The Natural Resources Canada’s Office of Energy Efficiency (OEE) compiles and publishes estimated fuel-consumption ratings for passenger cars, light-duty pickup trucks, vans, and special purpose vehicles sold in Canada in it’s annual Fuel Consumption Guide.
Never heard of them? Well, I bet you have seen their numbers when looking at new vehicles (displayed in the window sticker):
While some people will disagree on the accuracy of estimating fuel consumption data (especially when it comes to comparing the estimates to real world usage) – there is a still great deal of useful data to work with – especially when it comes to comparing vehicles to each other.
The issue for me, however, is the same one I faced when trying to view Property Tax Assessment information in New Brunswick – the website used to view this data is very frustrating to use.
Viewing the Fuel Consumption Guide Data Online
OEE provides two links that anyone can use to work with their data:
- Viewing a list of vehicles for a specific manufacturer (by a specific vehicle type for a specific year)
- Comparing vehicles (by year, vehicle type, manufacturer, and model)
I find both of the provided forms tedius to use to quickly get data for comparison purposes. Also, don’t even think about pressing the back button to change a previously selected option, it will simply force you to start over from the beginning.
The results are equally disappointing – a static table that can not be manipulated (no sorting) and very difficult to read.
Honestly, how many people would know a Class of P is a “Special Purpose Vehicle“, X is “Regular fuel”, and V is an “Automatic“?
Luckily, the Fuel Consumption data is actually available in PDF and HTML format for each year (they only show 2011 and 2010 inside the link below; but, you can change the year inside the URL to view other years):
My Alternate Interface
Before I could work on an interface, I first needed data.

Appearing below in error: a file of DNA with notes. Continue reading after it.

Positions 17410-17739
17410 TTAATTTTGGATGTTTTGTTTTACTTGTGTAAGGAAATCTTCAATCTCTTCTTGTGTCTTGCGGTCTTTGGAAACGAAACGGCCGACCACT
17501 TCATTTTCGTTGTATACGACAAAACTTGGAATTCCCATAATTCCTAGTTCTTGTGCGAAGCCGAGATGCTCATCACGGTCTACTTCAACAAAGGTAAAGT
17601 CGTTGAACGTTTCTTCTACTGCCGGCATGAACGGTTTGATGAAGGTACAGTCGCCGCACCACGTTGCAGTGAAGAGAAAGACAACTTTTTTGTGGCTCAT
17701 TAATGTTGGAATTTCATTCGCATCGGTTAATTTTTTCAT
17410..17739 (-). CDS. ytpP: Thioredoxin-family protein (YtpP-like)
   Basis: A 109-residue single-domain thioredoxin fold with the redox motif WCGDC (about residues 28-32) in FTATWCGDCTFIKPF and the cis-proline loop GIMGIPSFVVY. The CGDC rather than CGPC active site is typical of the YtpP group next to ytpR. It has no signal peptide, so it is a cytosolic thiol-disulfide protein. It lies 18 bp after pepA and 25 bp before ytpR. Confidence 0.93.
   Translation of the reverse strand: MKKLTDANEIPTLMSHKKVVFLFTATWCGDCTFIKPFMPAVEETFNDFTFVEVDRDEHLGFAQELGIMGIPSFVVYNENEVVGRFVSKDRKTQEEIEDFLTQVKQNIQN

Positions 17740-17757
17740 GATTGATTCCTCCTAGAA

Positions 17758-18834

Using the HTML versions above, I created an Excel spreadsheet (with a tab for each year). I then pasted in the HTML data (a very tedious process) into each tab:
I then wrote an adapter that reads the Excel spreadsheet and populates a database.
Like all government data I have ever worked with, I quickly found that the format (and those funny codes I mentioned above) change from year to year for no clear reason. This adapter then had to be updated a great deal to read the data and populate the database in a consistent format:
Once this was completed, it was easy to stub out a ASP.NET MVC3 application that reads the data and puts it into a nice grid that clearly states what the data means.
I’ve also updated it to allow for more advanced filtering and sorting – something that can easily be done from the same screen (and the back button works too)!
Try the demo!
You can try out the demo yourself by clicking here. Be sure to share this link with your friends.
Ideas Going Forward
While the application is generally functional, I think there is still a great deal that can still be done!
One idea was to factor in more “realistic consumption numbers” – perhaps adding 2-3 L/100KM to each number, and allowing users to enter the price of gas in their area to generate more realistic “cost per year” numbers.
Another idea was to introduce some graphs to make things more visually appealing. I think some comparisons between manufacturers/vehicle types would be an interesting way to introduce this.
Maybe there is more open data available that could be integrated with this as well – be sure to let me know if you have ideas on this!
I’d also like to make the “Model” field into a listbox as well – to make it easier to filter the results by a list of models (opposed to limiting to specific text as exists now).
The application is also built to be localized – I just need to take some time to do it.
Add your feedback
Please comment below with your feedback (good or bad) along with any ideas or suggestions for improvement!
For more information on the Fuel Consumption Guide, check out the following links: